FBI Documents Show Alleged Child Sex Abuse
WARNING: This article sensationalizes and exagerates even lies about what is actually in the FBI’s vault. But it also reflects the testimonies true, or not of those witnesses who spoke to the FBI. It will stay on this website until a better article summing up the FBI’s records is made public. So the reader is advised to look at source material and contrast it with the vast amount of information, ex-members’ accounts, legal documents, academic writings, professional investigations, Twelve Tribes own material such as teachings, etc.
Source of article: The Epoch Times.com
Source of FBI records: FBI.gov
FBI records on Twelve Tribes in PDF file you can view and download: FBI files Twelve Tribes Part 01 of 01
June 28, 2019 Updated: June 30, 2019
The FBI released redacted documents this week on the cult community known as the “Twelve Tribes,” revealing numerous allegations against the group, including child sexual abuse, drug trafficking, ritual abuse, and forced labor.
The 61-page document—released by the bureau’s Vault library on June 25—included separate complaints detailing the alleged crimes, mostly against children. The cult has communes all over the United States, including Vermont, New York, New Hampshire, Massachusetts, Florida, California, Tennessee, and more.
In 2013, a preliminary investigation was conducted by the FBI, based on a complaint the bureau received from the Alexander County Sheriff’s Office in North Carolina that children were being “sexually exploited” at a Twelve Tribes compound in the town of Hiddenite. The case was closed the same year.
Twelve Tribes has communes around the world, with the Hiddenite location being one of its training centers.
Documents showed that drugs were used at the commune and placed into “ritual” bread—usually LSD and hallucinogenic plants, as well as heroin and meth. There were also ritual ceremonies once a month that involved the bread being broken and gang rapes.
Punishment within the cult involved being beaten with a rod and having the wife or children of the accused being sexually assaulted by other cult members. The sheriff’s office had been aware of the Hiddenite location since 2006 and that much of the land in the area was owned by the cult, since families who joined had to turn over their property.
Members of the Hiddenite compound also allegedly were forced to go to a location and work all night and day for “three straight days,” in what was known as a “push” that involved three or six members. Those working were allowed to drink coffee that may have had something added to it to keep them awake.
In a prior complaint included in the released documents, a name that was redacted had contacted the public access line to report child sexual abuse in a Twelve Tribes commune located in Manitou Springs, Colorado. The person had said children were threatened not to tell the police or anyone else about the beatings or sexual abuse, and that the cult ran a restaurant in the area.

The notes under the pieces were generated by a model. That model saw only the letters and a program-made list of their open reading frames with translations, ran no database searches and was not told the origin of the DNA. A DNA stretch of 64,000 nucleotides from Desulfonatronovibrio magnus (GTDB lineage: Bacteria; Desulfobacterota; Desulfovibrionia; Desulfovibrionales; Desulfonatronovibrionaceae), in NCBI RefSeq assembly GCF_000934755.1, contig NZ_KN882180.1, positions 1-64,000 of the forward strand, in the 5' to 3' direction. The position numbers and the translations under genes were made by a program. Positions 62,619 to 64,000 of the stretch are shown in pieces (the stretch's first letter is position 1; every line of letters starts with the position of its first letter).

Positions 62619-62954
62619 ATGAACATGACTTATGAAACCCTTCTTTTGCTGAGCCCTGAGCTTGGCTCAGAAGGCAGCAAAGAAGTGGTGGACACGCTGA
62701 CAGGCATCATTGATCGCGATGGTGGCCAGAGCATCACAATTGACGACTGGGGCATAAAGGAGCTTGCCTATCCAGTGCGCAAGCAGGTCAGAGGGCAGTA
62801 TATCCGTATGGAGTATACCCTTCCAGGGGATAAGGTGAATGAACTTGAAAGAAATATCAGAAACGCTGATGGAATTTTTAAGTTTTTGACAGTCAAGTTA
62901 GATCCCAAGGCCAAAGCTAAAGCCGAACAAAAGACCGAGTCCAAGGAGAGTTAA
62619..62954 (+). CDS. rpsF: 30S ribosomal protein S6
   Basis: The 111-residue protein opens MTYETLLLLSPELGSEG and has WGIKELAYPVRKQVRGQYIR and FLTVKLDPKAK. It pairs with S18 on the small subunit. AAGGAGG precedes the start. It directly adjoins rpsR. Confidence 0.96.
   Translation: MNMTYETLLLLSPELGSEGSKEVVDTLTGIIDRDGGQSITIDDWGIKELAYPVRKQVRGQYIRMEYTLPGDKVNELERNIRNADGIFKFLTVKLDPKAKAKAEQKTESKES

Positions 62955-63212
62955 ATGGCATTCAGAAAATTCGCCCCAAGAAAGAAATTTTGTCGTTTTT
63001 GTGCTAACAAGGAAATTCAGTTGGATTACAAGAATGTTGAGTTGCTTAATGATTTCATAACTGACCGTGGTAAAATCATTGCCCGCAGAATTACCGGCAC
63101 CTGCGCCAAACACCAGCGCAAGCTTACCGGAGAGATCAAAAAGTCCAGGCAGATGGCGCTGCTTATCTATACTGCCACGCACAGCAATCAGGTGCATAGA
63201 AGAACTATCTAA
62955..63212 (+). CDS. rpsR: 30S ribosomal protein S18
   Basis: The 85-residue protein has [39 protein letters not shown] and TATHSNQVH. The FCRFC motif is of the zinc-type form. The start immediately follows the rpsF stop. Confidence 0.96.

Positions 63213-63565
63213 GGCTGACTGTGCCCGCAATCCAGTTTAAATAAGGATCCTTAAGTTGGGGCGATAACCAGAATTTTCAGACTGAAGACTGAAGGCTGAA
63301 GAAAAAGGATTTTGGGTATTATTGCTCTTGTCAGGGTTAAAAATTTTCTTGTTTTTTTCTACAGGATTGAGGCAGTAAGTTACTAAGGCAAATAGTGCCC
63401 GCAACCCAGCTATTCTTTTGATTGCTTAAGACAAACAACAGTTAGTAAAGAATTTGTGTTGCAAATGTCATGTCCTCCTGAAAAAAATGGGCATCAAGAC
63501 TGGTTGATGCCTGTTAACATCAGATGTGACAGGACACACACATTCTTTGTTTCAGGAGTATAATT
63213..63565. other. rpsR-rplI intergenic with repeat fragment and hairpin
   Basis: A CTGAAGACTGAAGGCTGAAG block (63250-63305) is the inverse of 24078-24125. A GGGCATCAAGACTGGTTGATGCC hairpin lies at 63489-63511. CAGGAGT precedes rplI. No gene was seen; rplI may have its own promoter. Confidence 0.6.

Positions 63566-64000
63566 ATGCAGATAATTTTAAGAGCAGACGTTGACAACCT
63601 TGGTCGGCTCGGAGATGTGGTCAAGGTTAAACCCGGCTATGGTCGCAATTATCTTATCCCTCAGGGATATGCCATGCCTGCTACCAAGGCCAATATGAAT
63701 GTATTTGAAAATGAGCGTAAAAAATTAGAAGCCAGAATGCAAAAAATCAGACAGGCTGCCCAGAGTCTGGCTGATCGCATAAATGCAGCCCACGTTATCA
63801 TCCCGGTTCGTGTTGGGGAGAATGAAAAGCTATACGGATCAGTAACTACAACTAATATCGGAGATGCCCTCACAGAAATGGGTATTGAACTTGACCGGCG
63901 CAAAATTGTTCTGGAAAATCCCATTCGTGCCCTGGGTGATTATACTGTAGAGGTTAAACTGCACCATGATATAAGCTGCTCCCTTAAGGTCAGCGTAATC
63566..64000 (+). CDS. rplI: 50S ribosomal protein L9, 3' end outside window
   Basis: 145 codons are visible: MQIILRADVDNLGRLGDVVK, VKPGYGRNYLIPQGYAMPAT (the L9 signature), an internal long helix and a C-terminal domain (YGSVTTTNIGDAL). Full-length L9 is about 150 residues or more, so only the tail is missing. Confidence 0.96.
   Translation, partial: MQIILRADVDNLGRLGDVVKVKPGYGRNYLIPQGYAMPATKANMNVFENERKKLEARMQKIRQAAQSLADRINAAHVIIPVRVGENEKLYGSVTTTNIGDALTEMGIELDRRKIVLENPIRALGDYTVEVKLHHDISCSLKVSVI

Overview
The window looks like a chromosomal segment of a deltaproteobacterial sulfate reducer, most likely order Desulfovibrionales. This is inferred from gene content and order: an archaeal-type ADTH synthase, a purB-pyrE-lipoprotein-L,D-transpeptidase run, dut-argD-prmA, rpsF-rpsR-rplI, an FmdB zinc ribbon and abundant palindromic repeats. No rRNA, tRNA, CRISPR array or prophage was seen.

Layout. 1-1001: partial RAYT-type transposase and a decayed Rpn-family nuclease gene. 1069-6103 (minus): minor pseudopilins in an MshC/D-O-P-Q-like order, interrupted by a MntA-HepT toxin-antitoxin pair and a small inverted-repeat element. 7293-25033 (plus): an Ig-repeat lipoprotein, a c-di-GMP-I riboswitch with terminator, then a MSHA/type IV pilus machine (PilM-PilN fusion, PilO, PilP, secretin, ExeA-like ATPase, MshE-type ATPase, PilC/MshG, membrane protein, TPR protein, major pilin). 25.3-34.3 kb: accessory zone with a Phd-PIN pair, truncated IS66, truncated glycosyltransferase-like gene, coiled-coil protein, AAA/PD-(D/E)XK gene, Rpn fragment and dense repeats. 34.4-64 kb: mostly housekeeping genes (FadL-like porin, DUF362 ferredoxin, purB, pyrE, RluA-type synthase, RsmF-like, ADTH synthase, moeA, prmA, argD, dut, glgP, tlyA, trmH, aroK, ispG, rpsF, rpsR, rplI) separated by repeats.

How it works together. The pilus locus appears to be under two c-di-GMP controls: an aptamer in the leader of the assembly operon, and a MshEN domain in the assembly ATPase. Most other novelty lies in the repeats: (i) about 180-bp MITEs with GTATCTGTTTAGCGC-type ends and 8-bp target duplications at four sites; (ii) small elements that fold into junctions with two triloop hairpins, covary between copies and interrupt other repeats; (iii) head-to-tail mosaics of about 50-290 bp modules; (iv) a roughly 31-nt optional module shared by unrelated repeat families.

Yet another document, one from 2010, detailed how a former member was allegedly sexually and physically abused by cult members as a child but had repressed the memories. In 2009, the former member had seen a psychologist, who reported the abuse to local authorities, and had also contacted national leaders of the cult to inform them of her abuse. The former member also attended personal meetings with the cult leaders.
After a meeting on a date that was redacted, the former member was killed in a car crash that “was not accidental” and was allegedly “orchestrated” by cult members to prevent the woman from “propagating the claims of abuse.”
In the Twelve Tribe cult, members were also “allowed to punish any child belonging to the community.” The FBI document detailed how members would take their children to be “wooped,” meaning beaten, if they smiled at another child during a gathering, or if they were “horsing” around.
“Bigger children have missed ‘gathering’ for a couple of days at a time because they were beaten so badly and left in a condition where they could not attend,” the documents said, based on an interview with an FBI agent.
One former member said that they were once “locked in a cellar, beaten, and deprived of food.”
A federal jury, made up of eight men and four women, deliberated for less than five hours before finding Raniere guilty of all 7 criminal counts including sex trafficking, forced labor conspiracy, and racketeering.
Raniere listened attentively but showed no visible reaction as he learned the verdict. His sentencing is scheduled for Sept. 25.
The accusations against Raniere center around a secret society within the group—which he allegedly created in 2015—named DOS, an acronym for the Latin “dominus obsequious sororium,” loosely translated as “master of the slave women.”
Prosecutors say Raniere was the “highest master” of DOS and forced other members—all women—to have sex with him. Many of the DOS members were branded with a cauterizing pen while naked and being filmed.
Days ago, during closing arguments in the high-profile trial, assistant U.S. Attorney Moira Penza alluded to the prosecution’s May 7 opening statements, telling the jury that Raniere was chiefly after “sex, money, power.”
Penza brought up the testimony of former NXIVM members, including one identified by prosecutors as “Daniela,” who had spoken about being locked up in a room for nearly two years after Raniere found out she had kissed another man. Another member, identified as Sylvie, testified about being forced into a sex act with the leader. Another, a senior board member, detailed Raniere’s manipulation and fraud.
The verdict comes after a 7-week long trial. Raniere could face a maximum sentence of life in prison.
Follow Bowen on Twitter: @BowenXiao3